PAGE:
Some people like the flowers and candlelight, but it's the effort behind those that really matters. If he buys cheap flowers from the grocery store, while he's there to pick up a cold drink, that's not romantic. If he buys cheap flowers from the grocery store, because the florist was too expensive on his min. wage job, but he just couldn't stop thinking about you, and wanted to bring you a surprise, then that's romantic.

8/8/2012 #12
Or perhaps if they buy cheap flowers at the grocery store because they saw them and thought about you while getting that cold drink. It's the spur of the moment thing that's romance in my opinion, not just the cost of the item. It doesn't have to be a big gesture - maybe they go out of their way to bring you lunch cause they heard your day wasn't going well or make a point of waiting outside your workplace so you don't have to walk home alone. Or just sending a silly picture to make you smile. IMO, with romance it is the thought that makes the gesture more important. A cheap four dollar bouquet from the grocery store is more romantic than a thousand dollar diamond and pearl necklace if it's done for thinking of the person they love instead of an expected "romantic" gift. Weirdly enough though, a bouquet of hand gathered wild flowers could be considered even more romantic though they cost nothing and some might even consider them weeds too. ;)
8/8/2012 #13

Pen: Lol I just thought of how to make a decleration of love awkward

Character A: I uh got you these flowers! :3 *shows them to her*

Character B: *raises brow* uh....those are weeds....are you trying to say something...

Character A: I know, I'm a botanist for christs sake! I picked em cause they're pretty...like uh... someone I know...

Character B: =_= someone you know? *sarcasm*

Character A: Dammit woman just shut up and kiss me *chimed while kissing her*

Character B: *blinking from kiss* so you love me cause I remind you of weeds *pushes glasses up on nose*....how...sweet...

Character a: *blushing with awkward silence*

Character B: *sigh* you're cute when you're stupid you know that *pecks him on the forehead with a kiss*

See what I mean, sometimes unexpected changes make the thought more cute than romantic, though still makes his intentions clear if she really appreciates it. Any other kind of flower might have made his message more clear, but this makes the girl suspect he's thinking of something else entirely. She understands his feelings, but cause of the way he did it her reactions are mixed.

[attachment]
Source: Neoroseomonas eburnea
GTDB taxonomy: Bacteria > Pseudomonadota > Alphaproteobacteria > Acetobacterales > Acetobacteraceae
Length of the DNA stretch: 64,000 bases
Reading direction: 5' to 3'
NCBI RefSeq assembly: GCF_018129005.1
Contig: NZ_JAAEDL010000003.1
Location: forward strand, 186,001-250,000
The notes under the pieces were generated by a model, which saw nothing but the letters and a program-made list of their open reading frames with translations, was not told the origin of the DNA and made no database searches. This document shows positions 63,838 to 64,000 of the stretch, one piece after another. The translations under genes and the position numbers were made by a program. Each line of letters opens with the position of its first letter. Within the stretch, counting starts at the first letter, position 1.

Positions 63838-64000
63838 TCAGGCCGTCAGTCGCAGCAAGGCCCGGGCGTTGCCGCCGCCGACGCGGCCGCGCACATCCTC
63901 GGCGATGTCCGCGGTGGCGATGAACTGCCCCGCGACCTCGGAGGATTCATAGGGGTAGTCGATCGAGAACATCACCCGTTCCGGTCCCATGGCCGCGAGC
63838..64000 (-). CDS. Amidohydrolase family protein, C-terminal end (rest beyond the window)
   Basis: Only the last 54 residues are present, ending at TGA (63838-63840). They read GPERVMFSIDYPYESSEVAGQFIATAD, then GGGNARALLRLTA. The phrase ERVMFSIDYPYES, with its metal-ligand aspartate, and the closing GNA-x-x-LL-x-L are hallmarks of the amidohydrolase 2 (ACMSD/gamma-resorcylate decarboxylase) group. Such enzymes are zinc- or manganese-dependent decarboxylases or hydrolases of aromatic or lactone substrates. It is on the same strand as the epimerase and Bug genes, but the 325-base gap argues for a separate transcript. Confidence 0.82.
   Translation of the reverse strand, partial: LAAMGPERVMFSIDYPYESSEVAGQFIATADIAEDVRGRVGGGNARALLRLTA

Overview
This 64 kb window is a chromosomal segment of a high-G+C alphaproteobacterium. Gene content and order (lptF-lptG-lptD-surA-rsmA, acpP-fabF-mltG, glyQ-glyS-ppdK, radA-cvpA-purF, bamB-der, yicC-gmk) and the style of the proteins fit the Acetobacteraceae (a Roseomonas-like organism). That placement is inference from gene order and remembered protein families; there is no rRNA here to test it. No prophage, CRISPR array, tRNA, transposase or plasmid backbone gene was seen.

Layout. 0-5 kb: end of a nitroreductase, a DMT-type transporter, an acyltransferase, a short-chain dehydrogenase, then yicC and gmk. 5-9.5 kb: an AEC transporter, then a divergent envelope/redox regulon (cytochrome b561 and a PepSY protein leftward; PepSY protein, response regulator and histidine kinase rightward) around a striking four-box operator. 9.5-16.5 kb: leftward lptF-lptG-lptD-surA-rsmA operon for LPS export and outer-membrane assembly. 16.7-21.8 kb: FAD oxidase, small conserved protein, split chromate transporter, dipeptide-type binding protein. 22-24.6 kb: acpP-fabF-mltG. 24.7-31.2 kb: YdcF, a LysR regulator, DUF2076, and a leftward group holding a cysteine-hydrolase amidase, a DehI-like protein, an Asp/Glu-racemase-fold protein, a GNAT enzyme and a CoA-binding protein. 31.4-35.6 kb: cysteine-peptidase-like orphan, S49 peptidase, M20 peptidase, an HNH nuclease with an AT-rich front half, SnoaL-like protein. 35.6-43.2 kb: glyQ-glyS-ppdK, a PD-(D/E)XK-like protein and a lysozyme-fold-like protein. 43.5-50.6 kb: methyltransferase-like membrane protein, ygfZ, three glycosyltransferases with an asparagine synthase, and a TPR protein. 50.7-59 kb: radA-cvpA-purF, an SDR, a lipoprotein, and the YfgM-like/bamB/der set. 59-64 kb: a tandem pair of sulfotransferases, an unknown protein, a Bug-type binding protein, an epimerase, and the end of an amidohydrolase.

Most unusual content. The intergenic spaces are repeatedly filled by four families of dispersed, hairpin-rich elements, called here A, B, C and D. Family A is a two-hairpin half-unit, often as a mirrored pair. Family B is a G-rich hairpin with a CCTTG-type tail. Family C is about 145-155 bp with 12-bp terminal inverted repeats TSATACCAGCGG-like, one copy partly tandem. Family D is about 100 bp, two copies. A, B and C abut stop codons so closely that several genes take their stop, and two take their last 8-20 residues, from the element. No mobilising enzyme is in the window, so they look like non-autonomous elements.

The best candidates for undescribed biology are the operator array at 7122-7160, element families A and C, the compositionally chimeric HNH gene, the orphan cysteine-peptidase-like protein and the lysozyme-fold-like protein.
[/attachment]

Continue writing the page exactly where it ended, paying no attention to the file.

I also like the "unfortunate turns" in events, like when character A spends all his allowance on the best bouquet of roses he can buy; then by some twist of karmic comedy he gets mugged, or something, and falls on the bouquet and crushes the flowers but still gives them to character B anyway. And she thinks the gesture is sweet either way. :3 It's a cliche tactic but it still brings the point across to the reader without being loud and going "HEY THIS GUY IS CRUSHING ON HER IMO" in the narrative.

8/9/2012 #14

"A weed is a flower growing in the wrong place" - George Washington Carver. ;)

But it is the thought that inspires the effort that makes it romantic or even just cute. Awkward doesn't mean not romantic. ;)

8/9/2012 #15

Yeah lol thats what I meant

A science nerd in love with a secretary ._. awkward love? I say AWESOME love :3

Yeah, it's usually the thought that makes the message come across

The execution of said thought can make things a little awkward :P

8/9/2012 #16

Absolutely. And an awkward but cute little scene can tell the story of the romance better than the most grand, sweep-them-off-their-feet gestures can sometimes. All it takes is knowing your characters and letting them be themselves. :)

8/9/2012 #17

Yeah like when they have violins playing when some guy proposes to his fiance at the restaurant? W**? XD Over-excessive much :P

Still though, it does have a lot to do with the characters and how they act, rather than how you perceive things as romantic.

For example, a vampire chick would have better time telling her love to a man than a Succubi girl

Character A: "I'd kiss you darling but um I love you too much to suck out your soul"

Character B: "O_o um...okay...." *backs away slowly*

XD At least with the vampire chick you'd just have to worry about loosing some blood if she got thirsty :P

I have a character who's a total perv (Think Jiraya but very watered down on his obsession XD) but he's a really big sweetheart, imagine trying to tell your girl you love what's behind her chest more than what's in front of it ._. even though you're busy staring at her cleavage while saying so lol

Although it does help that the girl in question knows he's a perv but still, tough time to confront your feelings. Especially since she's you know, one of those aliens you and your palls have been fighting off for about a year X3 Forbidden love is the sweetest kind :D

8/9/2012 #18
Corinne Tate